25 Best things to do in Cambridge, England

It’s funny how you never really pay attention to what is on your own doorstep. But lockdown has me excited about taking the bins out, so when the UK government said we could make short trips to exercise, it felt like the world was there to be discovered again.

So wow, I’ve learned to appreciate that where I live is beautiful. It’s so easy to get caught up in visiting other countries, travelling because you always feel you have to get somewhere else that isn’t home to have an interesting time. But thanks to lockdown, home feels like an adventure, and it’s made me appreciate the film set like area I live in.

And if you’re planning on visiting the UK one day, Cambridge is definitely worth a stop on your itinerary. It’s known for its history, university and rowing – but there’s also a lot more to see and do in the city. Whether you have just a day, or treat yourself to an overnight stay if you want to take things at a more leisurely pace. then here is my (local’s) guide of things to do if you’re visiting this wonderful city.

1. Take a Cambridge University Tour

If you do want to book on a tour, then you can use my discount with Cambridge Alumni Tours : HANNAH10. They are wonderful and I genuinely wouldn’t endorse them if I didn’t think they were.

I don’t think you can’t come to this University city and not visit the University. The University was founded in 1209, and is about a century younger than its Oxford rival. There are University buildings and colleges all over Cambridge, and you can visit the majority of them either on a tour or independently. The buildings are, in my opinion, some of the most beautiful in the UK. You can read my full review of the University tour I went on HERE (post coming soon).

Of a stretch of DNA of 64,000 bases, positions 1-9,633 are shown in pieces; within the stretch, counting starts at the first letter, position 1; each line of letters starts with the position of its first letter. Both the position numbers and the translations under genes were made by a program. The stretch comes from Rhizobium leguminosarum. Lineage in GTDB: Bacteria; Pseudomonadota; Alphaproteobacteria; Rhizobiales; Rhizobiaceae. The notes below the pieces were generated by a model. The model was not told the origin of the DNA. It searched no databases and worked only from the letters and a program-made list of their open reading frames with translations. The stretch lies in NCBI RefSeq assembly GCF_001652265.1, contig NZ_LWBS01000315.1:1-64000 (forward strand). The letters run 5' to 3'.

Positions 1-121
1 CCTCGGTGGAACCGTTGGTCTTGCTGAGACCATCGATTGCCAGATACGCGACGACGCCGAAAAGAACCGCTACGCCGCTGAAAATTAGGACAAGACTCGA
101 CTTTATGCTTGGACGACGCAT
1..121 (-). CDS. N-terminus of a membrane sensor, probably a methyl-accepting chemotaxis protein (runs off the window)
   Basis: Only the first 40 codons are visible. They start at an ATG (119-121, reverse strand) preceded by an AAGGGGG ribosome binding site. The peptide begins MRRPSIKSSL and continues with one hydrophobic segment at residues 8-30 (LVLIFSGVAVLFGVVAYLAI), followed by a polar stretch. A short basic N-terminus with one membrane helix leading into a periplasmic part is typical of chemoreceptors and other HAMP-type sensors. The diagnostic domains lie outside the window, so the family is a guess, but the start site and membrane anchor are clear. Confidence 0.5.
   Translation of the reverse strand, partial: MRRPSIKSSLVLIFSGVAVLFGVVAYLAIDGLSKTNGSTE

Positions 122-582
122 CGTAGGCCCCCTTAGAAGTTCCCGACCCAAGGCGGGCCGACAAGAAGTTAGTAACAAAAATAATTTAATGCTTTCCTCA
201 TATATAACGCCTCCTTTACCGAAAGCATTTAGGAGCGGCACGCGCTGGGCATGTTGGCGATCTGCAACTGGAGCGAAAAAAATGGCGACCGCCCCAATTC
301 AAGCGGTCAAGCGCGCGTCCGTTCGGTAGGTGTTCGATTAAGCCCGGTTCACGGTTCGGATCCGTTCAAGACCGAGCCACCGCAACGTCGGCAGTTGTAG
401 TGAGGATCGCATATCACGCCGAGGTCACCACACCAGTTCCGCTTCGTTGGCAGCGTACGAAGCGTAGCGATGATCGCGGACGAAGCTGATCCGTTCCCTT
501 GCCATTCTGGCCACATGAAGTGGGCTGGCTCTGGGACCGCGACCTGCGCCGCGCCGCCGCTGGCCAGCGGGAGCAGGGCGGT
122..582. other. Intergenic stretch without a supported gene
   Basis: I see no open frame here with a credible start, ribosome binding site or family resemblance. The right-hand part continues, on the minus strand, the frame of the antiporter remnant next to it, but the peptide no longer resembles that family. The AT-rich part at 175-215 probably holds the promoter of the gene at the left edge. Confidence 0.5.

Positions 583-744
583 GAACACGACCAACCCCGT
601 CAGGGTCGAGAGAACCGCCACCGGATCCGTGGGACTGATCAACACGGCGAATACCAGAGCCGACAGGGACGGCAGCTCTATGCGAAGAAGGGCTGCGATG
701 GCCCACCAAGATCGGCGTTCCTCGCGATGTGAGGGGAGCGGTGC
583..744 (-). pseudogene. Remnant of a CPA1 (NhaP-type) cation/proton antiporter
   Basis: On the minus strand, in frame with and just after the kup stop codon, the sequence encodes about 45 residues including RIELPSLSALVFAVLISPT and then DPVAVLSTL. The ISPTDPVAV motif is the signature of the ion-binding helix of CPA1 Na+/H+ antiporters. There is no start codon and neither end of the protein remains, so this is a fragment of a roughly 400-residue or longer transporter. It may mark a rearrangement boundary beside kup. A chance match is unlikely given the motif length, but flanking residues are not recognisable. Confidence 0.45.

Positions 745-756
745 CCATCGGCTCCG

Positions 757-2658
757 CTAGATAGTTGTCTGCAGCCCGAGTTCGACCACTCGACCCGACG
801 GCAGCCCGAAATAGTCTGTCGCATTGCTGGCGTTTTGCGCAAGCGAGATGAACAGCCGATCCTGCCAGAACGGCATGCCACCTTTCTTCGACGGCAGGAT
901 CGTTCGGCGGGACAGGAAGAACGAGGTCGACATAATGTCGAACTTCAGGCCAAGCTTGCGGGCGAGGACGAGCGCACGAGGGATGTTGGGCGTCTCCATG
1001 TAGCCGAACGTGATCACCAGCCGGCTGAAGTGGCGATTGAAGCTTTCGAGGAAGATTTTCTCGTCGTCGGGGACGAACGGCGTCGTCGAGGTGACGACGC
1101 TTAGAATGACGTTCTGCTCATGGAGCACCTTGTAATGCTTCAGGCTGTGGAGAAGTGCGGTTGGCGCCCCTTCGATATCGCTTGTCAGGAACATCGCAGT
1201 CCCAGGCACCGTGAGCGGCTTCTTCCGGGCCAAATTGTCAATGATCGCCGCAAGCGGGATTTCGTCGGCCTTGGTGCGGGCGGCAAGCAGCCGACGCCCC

Inside Pembroke College grounds

2. Admire the Corpus Clock

The Corpus Clock’s face is a 24 carat fold plated disc at the front of the Corpus Christi college library. It has no hands or numerals but displays the time by backlit LED lights in 3 concentric rings (hours, minutes, seconds). The Clock was named one of the best modern day inventions, and was unveiled to the public in 2008 by Professor Stephen Hawking.

The Corpus Clock

3. Go punting on the River Cam

The River Cam runs through the city and can be explored in a number of ways. The best way is the Cambridge tradition of punting, which is basically a much less fancy Venetian Gondola ride. You can either hire a boat and punt yourself, or hire a boat and a punter and be punted about by a professional while you sip on Prosecco. No prizes for guessing which option I’d choose.

Again, you can use my discount with Cambridge Alumni Tours : HANNAH10. They do some great punting and walking tour combination options.

And at this point my strong, strong advice is to hire a boat and a professional. Punting is not as easy as it looks – as my Dad, Uncles, Grandpa – literally everyone I’ve ever seen try it, will attest to. As a child we more often than not ended up stuck on a bank somewhere, losing the oars or going round in circles, with a not so sturdy on their feet family member trying to get us out of the mess, fearful we’d all end up in the water (and sometimes the sacrificial nominated punter did).

During the tour you can take in a lot of the Cambridge colleges, as well as the famous Wren Library, Bridge of Sighs and Mathematical Bridge.

If you’re not keen on the boat trip option, you can also just walk along the river bank which you can follow all the way through the city, and through a number of college grounds as well. Perfect.

4. Walk the Cambridge Backs

The Cambridge Backs are consistently voted one of the best walks in the country. The area is a picturesque park area which follows alongside the River Cam and a number of the Colleges. My favourite is this view across the backs.

A view across the Backs to Kings College

5. Explore Grantchester Meadows

Another of my favourite Cambridge spots is Grantchester Meadows. This is a park area which follows the River Cam out of the city centre and to the quaint little village of Grantchester, which is home to some pretty houses and lovely pubs. It also has a great tea room serving afternoon tea and scones, so is a truly English adventure. It makes for a really nice way to spend the afternoon and you can do the walk in about 45 minutes at a leisurely pace.